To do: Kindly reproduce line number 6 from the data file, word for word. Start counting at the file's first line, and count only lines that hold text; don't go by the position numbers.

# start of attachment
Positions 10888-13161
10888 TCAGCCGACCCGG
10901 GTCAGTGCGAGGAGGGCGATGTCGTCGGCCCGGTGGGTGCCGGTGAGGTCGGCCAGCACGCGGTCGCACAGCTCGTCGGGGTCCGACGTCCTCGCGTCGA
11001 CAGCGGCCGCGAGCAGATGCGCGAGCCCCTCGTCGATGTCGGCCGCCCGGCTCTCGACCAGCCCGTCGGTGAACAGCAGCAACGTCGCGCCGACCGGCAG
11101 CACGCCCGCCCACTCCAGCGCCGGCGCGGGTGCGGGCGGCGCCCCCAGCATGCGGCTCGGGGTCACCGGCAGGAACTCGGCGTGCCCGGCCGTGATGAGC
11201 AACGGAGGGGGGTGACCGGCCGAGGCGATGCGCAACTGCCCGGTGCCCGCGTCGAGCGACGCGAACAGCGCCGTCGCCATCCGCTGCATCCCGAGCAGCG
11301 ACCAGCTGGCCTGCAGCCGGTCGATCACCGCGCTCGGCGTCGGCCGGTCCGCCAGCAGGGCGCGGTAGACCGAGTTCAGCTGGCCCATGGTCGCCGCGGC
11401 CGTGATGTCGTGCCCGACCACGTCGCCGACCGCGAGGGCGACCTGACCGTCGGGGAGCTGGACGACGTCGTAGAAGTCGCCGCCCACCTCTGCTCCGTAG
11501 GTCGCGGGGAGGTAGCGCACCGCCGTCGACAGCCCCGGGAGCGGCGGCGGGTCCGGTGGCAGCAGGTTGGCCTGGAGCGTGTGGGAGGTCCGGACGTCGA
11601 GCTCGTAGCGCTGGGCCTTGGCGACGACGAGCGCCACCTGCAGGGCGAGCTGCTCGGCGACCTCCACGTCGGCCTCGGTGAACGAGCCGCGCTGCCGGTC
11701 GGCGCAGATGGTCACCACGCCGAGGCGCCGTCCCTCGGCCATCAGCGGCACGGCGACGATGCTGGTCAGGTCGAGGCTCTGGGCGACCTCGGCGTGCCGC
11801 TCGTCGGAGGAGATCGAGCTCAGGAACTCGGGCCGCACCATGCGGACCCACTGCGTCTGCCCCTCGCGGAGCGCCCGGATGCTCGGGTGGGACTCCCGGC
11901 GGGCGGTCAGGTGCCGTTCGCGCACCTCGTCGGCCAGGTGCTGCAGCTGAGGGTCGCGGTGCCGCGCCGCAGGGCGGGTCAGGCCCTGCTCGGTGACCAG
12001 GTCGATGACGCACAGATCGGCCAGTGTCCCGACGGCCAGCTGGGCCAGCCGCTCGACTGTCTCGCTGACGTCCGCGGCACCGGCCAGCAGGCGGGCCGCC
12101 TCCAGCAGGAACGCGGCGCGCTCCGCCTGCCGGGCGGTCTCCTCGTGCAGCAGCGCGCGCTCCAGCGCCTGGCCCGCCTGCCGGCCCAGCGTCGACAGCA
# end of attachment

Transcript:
11201 AACGGAGGGGGGTGACCGGCCGAGGCGATGCGCAACTGCCCGGTGCCCGCGTCGAGCGACGCGAACAGCGCCGTCGCCATCCGCTGCATCCCGAGCAGCG